Concerns have led to legislation or regulation discussion addressing the privacy concerns of consumers and the need for "genetic privacy," which sets out clear ownership rules and use of this personal data.
“When data is collected, who has the right to use it? Who has access to that?” asks Virpi Varjonen, analyst & strategist at Invenire Market Intelligence Oy. “It would be great to have clearer guidelines on that.”
“But another thing is the question of who takes control and responsibility that the advice and solutions offered are ethical, that they are safe, and they are doing what is promised.”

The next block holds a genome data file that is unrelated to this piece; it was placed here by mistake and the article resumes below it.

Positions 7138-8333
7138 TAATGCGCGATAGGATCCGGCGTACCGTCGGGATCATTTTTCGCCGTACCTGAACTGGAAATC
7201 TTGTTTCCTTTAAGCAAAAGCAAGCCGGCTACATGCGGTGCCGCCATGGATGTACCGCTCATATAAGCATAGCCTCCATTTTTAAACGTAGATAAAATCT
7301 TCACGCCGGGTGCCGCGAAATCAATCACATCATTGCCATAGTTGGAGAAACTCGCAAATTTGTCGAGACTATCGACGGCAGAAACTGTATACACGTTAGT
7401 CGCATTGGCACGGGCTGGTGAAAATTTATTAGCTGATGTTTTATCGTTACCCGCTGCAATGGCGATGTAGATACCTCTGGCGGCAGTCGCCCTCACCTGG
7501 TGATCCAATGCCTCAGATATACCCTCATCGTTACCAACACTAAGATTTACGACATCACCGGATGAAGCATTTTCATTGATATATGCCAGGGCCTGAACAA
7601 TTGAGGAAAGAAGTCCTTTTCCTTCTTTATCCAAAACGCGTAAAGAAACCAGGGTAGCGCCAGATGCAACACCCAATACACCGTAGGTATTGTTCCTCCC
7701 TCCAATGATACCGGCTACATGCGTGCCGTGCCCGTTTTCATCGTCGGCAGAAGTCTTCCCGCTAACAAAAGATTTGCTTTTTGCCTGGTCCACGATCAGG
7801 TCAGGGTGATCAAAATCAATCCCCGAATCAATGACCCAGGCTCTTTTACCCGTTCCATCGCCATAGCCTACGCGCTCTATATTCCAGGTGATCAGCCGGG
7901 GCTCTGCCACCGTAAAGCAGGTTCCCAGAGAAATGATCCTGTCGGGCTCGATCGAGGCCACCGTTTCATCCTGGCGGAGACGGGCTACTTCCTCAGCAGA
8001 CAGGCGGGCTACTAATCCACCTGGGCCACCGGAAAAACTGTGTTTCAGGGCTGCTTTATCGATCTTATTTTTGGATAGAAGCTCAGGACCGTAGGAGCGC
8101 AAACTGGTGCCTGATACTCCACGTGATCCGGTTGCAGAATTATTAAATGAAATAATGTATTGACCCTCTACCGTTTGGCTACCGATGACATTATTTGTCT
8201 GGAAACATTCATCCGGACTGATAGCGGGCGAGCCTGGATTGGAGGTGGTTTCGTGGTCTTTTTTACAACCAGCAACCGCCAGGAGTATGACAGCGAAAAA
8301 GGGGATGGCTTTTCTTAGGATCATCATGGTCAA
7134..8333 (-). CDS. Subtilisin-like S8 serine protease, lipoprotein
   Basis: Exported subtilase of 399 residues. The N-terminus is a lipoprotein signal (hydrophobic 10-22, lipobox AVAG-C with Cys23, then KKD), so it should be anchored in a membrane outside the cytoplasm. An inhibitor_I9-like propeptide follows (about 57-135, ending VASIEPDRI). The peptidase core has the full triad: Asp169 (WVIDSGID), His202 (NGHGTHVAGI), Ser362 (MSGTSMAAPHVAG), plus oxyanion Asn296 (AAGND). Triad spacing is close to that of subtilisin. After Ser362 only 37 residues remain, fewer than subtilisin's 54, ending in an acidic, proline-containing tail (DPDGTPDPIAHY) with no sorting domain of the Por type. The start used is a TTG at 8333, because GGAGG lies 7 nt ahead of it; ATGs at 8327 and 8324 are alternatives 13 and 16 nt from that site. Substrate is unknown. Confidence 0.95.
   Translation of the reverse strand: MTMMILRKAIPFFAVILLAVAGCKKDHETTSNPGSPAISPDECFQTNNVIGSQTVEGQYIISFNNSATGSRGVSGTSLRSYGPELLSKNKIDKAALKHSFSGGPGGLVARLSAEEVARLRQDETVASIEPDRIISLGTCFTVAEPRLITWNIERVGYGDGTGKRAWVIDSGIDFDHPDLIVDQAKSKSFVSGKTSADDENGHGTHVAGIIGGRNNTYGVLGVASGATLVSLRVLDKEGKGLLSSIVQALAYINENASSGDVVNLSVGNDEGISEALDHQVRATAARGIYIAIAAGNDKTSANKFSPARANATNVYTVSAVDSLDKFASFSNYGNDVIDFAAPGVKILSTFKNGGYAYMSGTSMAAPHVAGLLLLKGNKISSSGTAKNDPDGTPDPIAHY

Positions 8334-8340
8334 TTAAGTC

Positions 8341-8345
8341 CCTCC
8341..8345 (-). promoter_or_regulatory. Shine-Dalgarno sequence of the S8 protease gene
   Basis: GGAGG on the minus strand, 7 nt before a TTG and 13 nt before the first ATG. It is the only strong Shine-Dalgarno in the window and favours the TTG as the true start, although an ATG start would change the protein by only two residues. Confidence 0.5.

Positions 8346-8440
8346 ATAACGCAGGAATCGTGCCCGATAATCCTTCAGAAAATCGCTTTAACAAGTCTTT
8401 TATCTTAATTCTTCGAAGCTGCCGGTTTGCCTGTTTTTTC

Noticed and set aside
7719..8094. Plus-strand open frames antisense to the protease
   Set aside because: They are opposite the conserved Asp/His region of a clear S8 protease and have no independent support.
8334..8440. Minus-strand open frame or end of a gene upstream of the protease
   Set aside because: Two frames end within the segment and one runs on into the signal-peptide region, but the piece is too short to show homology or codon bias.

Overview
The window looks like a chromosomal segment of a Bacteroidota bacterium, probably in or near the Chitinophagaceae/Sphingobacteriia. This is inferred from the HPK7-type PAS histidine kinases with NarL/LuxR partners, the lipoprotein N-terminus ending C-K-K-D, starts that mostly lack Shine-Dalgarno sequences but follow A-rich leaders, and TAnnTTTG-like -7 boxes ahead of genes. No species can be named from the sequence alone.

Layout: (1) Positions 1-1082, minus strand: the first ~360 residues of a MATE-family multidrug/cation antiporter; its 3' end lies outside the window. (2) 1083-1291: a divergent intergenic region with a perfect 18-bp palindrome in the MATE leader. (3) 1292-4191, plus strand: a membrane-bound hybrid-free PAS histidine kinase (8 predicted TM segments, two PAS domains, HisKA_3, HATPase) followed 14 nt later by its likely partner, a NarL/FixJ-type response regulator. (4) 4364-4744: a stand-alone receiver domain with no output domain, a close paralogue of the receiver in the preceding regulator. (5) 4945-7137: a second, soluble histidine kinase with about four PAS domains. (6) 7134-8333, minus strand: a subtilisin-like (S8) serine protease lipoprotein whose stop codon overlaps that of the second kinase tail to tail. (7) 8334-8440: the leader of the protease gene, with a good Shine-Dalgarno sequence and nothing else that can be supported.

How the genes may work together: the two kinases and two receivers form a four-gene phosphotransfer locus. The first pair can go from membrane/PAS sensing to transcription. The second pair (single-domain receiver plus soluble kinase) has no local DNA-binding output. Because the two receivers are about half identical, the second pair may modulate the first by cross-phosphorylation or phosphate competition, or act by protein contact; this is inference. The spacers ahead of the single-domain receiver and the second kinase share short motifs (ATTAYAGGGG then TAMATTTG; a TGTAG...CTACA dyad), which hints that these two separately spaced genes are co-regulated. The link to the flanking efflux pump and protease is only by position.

“In the consumer world, we have these kinds of dietary tribes. People believe in things that may not be as strongly supported, scientifically.”
Privacy by design
Others sense there may be a host of opportunities in privacy law that benefit the personalised nutrition service provider but more importantly the consumer.
“We also call it privacy by design,” said Nard Clabbers, senior business developer – personalised nutrition and health at Netherlands Organization for applied scientific research (TNO). “I think towards the future companies and consumers need not be afraid of the misuse of data.”
“I think we will have to redesign the way we gather data in a way that consumers can own and use their data towards a goal that they find important.
“So in the future, we will see consumers owning or keeping their data, making decisions to whom you are giving your data and what you will get back in return.
“That will be a paradigm shift in the way of looking at data.”